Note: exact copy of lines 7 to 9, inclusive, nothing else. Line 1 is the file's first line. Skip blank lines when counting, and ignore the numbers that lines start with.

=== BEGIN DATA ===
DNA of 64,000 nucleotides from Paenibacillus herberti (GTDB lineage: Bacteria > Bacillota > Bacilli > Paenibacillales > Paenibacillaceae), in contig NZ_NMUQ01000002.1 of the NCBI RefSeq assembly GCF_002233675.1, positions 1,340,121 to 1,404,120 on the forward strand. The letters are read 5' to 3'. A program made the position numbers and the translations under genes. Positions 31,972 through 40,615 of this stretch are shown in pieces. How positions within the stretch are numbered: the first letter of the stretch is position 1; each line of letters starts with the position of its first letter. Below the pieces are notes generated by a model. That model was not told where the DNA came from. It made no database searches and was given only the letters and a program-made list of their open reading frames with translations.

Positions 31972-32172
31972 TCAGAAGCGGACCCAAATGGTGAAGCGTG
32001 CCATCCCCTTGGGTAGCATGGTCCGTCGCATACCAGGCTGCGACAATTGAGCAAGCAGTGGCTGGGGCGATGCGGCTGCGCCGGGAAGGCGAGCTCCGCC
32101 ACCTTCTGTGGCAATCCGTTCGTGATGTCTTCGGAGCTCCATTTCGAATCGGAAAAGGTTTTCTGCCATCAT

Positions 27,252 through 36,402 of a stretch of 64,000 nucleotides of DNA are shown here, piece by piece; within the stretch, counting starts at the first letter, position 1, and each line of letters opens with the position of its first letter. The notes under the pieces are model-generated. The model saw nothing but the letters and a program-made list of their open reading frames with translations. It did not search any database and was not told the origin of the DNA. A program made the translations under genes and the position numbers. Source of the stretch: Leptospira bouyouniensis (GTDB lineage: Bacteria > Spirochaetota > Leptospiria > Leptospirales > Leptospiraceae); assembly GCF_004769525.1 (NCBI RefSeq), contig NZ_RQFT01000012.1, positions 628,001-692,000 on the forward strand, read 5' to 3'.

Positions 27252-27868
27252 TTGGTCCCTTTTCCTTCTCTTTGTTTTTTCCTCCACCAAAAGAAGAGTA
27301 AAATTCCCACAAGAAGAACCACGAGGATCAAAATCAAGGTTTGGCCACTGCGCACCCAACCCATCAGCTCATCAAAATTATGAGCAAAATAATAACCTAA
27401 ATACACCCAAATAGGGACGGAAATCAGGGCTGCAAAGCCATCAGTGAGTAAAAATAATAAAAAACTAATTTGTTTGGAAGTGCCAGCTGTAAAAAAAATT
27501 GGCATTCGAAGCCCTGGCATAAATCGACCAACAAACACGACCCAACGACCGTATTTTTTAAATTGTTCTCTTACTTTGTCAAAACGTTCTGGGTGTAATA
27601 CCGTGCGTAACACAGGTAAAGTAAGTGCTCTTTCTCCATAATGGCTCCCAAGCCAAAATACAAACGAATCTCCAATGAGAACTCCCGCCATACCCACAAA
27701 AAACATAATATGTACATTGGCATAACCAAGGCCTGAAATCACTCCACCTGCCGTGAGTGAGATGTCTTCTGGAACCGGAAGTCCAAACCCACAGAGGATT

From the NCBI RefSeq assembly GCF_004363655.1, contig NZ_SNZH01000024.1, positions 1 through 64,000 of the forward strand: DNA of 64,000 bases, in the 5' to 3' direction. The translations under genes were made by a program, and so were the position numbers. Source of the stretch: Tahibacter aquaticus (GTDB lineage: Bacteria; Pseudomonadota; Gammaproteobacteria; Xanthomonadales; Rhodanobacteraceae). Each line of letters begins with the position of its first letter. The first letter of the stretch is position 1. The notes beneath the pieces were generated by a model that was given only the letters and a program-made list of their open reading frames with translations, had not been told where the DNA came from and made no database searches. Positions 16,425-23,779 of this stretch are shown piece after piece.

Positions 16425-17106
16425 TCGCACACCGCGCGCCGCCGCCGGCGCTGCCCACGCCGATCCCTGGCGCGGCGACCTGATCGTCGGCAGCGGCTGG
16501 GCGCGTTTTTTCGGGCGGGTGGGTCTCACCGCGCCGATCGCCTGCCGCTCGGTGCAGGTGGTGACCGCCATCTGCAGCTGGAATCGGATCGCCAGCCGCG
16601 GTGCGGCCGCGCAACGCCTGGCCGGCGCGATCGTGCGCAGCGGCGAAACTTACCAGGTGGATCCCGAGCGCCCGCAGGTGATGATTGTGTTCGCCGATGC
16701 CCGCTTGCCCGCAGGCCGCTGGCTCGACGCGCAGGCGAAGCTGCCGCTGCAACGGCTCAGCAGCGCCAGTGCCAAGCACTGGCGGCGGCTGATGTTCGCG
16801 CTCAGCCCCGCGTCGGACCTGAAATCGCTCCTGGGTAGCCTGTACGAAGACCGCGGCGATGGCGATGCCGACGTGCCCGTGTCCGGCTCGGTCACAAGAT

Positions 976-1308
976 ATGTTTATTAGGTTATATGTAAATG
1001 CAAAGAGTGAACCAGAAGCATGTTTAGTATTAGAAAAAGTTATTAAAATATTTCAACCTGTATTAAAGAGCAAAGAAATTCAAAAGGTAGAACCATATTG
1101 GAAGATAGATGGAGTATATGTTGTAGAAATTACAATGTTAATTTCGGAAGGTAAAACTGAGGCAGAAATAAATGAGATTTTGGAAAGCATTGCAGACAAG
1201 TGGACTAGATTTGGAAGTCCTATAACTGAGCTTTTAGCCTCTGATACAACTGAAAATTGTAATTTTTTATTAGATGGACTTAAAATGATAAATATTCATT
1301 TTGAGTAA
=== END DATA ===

Positions 27252-27868
27252 TTGGTCCCTTTTCCTTCTCTTTGTTTTTTCCTCCACCAAAAGAAGAGTA
27301 AAATTCCCACAAGAAGAACCACGAGGATCAAAATCAAGGTTTGGCCACTGCGCACCCAACCCATCAGCTCATCAAAATTATGAGCAAAATAATAACCTAA